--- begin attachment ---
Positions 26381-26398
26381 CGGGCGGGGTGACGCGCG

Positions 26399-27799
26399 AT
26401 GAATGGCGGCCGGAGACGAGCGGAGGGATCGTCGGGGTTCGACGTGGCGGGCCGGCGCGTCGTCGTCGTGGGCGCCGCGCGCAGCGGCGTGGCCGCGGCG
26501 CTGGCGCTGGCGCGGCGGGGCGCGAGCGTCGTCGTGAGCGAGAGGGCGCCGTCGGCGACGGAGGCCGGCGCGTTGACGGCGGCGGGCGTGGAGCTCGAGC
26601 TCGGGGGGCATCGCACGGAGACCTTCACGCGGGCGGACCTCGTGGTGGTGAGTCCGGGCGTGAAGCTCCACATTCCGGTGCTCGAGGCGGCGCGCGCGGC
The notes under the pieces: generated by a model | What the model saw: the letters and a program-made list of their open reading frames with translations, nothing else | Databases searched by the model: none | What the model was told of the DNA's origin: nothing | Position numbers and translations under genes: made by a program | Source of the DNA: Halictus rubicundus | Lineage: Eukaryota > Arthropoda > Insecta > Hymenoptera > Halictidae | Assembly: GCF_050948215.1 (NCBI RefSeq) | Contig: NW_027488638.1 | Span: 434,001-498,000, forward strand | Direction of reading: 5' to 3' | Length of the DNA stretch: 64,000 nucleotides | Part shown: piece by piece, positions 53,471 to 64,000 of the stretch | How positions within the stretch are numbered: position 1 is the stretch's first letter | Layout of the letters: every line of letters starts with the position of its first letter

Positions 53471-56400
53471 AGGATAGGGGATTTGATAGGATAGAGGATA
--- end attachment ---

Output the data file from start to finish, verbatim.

Positions 26381-26398
26381 CGGGCGGGGTGACGCGCG

Positions 26399-27799
26399 AT
26401 GAATGGCGGCCGGAGACGAGCGGAGGGATCGTCGGGGTTCGACGTGGCGGGCCGGCGCGTCGTCGTCGTGGGCGCCGCGCGCAGCGGCGTGGCCGCGGCG
26501 CTGGCGCTGGCGCGGCGGGGCGCGAGCGTCGTCGTGAGCGAGAGGGCGCCGTCGGCGACGGAGGCCGGCGCGTTGACGGCGGCGGGCGTGGAGCTCGAGC
26601 TCGGGGGGCATCGCACGGAGACCTTCACGCGGGCGGACCTCGTGGTGGTGAGTCCGGGCGTGAAGCTCCACATTCCGGTGCTCGAGGCGGCGCGCGCGGC
The notes under the pieces: generated by a model | What the model saw: the letters and a program-made list of their open reading frames with translations, nothing else | Databases searched by the model: none | What the model was told of the DNA's origin: nothing | Position numbers and translations under genes: made by a program | Source of the DNA: Halictus rubicundus | Lineage: Eukaryota > Arthropoda > Insecta > Hymenoptera > Halictidae | Assembly: GCF_050948215.1 (NCBI RefSeq) | Contig: NW_027488638.1 | Span: 434,001-498,000, forward strand | Direction of reading: 5' to 3' | Length of the DNA stretch: 64,000 nucleotides | Part shown: piece by piece, positions 53,471 to 64,000 of the stretch | How positions within the stretch are numbered: position 1 is the stretch's first letter | Layout of the letters: every line of letters starts with the position of its first letter

Positions 53471-56400
53471 AGGATAGGGGATTTGATAGGATAGAGGATA